The Yamaha NS10 Story
During the NS10's 23-year life Yamaha manufactured a number of different versions (or perhaps just used a number of different logos):
The NS10 started life as a (not very successful) hi-fi speaker: and the original NS10M shipped with cloth grilles, hence the grille-mounting sockets you find in the corners of this model (absent from the NS10M Studio that followed).
NS10M: The original domestic hi-fi speaker designed for vertical orientation (its front panel logo reads correctly with the speaker mounted with tweeter above woofer). This is the speaker that was too bright for Bob Clearmountain, leading him to resort to tissue paper over the tweeters — although, of course, it had to be the right kind of tissue paper.
NS10M Studio: Some time after Yamaha got wind of the NS10M's popularity as a nearfield monitor (and around nine years after the original product launch) a version badged 'NS10M Studio' was produced. This version was designed for horizontal orientation (the logo and connection panel text were turned through 90 degrees), incorporated a redesigned tweeter and crossover to address the HF tonal balance issues, featured a more rugged cabinet design without grille-mounting sockets, and had improved connection terminals.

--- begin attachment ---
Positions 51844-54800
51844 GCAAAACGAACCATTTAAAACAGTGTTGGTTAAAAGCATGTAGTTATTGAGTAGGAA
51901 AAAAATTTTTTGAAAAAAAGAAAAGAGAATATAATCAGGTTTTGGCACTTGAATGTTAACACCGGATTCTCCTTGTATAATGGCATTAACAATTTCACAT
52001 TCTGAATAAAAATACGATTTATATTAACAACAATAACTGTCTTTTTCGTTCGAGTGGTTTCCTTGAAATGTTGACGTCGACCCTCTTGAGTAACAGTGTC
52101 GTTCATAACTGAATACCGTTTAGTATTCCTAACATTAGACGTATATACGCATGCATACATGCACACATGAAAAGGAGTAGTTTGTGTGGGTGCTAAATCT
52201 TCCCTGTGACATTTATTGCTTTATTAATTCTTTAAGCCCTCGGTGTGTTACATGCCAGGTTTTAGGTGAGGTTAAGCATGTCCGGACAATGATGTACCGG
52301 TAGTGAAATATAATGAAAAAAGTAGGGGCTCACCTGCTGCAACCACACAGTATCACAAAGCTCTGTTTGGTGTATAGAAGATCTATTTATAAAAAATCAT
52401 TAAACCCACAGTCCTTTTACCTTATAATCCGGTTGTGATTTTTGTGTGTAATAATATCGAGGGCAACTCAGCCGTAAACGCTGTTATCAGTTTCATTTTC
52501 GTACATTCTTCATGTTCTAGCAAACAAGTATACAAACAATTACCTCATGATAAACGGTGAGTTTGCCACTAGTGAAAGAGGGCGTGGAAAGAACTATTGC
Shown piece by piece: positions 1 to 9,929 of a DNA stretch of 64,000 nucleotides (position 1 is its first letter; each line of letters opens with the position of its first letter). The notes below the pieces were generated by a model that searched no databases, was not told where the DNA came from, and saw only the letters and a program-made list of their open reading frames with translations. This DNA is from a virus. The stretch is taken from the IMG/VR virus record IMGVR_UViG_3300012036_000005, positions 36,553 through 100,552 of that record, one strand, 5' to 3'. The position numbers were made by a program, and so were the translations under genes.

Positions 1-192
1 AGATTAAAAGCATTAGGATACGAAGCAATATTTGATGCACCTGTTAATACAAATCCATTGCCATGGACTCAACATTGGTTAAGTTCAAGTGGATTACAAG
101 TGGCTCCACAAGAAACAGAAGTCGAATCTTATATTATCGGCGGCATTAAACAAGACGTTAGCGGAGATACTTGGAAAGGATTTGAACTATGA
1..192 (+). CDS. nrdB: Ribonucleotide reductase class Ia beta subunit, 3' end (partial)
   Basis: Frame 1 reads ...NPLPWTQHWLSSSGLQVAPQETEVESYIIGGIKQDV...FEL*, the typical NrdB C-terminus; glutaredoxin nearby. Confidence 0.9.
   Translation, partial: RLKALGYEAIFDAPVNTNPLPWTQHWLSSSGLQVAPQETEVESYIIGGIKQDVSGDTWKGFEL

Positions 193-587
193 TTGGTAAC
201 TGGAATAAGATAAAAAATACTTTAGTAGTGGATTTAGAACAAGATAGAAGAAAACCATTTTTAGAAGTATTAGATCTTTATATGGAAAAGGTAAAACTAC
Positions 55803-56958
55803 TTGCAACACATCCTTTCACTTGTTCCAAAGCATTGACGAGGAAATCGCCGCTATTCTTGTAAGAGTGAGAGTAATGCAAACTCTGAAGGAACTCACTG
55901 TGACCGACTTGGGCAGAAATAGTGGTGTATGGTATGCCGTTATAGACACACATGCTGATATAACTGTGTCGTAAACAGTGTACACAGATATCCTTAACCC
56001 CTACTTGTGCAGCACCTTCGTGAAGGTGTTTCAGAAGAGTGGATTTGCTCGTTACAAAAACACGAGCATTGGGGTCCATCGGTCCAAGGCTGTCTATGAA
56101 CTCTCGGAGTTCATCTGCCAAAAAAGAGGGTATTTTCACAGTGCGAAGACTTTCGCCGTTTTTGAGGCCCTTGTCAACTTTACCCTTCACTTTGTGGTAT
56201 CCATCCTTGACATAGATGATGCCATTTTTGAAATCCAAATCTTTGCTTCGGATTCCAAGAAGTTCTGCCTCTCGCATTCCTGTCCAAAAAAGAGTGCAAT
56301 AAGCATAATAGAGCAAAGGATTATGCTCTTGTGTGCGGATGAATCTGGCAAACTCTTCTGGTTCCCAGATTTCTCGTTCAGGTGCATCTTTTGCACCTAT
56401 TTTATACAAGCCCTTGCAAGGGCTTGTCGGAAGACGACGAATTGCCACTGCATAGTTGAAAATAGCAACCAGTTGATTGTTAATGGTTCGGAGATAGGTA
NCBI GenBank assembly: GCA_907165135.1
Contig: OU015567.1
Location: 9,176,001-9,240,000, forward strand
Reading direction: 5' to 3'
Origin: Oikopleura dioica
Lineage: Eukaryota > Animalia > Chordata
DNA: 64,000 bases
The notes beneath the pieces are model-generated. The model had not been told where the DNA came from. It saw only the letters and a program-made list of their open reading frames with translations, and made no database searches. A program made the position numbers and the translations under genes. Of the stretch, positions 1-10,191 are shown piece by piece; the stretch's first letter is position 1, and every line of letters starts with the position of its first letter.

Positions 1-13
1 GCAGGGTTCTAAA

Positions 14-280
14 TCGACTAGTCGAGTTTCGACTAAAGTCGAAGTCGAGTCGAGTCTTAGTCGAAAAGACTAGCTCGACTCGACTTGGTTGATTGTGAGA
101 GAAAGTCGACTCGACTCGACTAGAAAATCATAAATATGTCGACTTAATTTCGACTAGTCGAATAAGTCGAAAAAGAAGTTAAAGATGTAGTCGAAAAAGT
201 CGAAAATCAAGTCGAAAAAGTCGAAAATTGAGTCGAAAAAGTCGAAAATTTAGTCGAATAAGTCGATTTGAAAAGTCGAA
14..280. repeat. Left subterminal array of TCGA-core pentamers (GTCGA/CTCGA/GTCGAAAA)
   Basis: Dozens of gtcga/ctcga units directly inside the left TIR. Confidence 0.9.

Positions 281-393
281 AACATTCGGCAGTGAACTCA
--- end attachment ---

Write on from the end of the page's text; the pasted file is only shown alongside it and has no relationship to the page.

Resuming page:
Others: Web searches on NS-10 or NS10 will reveal some variants. There are versions badged NS10M Pro, NS10MX, NS10MC, NS10MT, and a miniature version that was sold in a 5.1 home-theatre package called the NS10MM. I've been unable to establish whether the NS10M Pro and NS10MX offer anything different (my guess is that they don't, but if anybody out there knows anything about them I'd love to hear it), but the NS10MC appears to be an NS10M Studio with a front grille, and the NS10MT appears to be a magnetically shielded and vertically oriented NS10M Studio with symmetrically arranged drivers and, wait for it... a reflex port. Aaaargh!
There are also obviously NS10-inspired products out there, by which I mean nearfield monitors with black cabinets and white cones. In the absence of any independent technical appraisal I'd be very wary of purchasing one on the assumption that it will offer anything like the performance of the genuine article. If you really want a pair of NS10s, eBay is probably your only real option, and you should expect to pay anything up to £350 for a pair in good condition.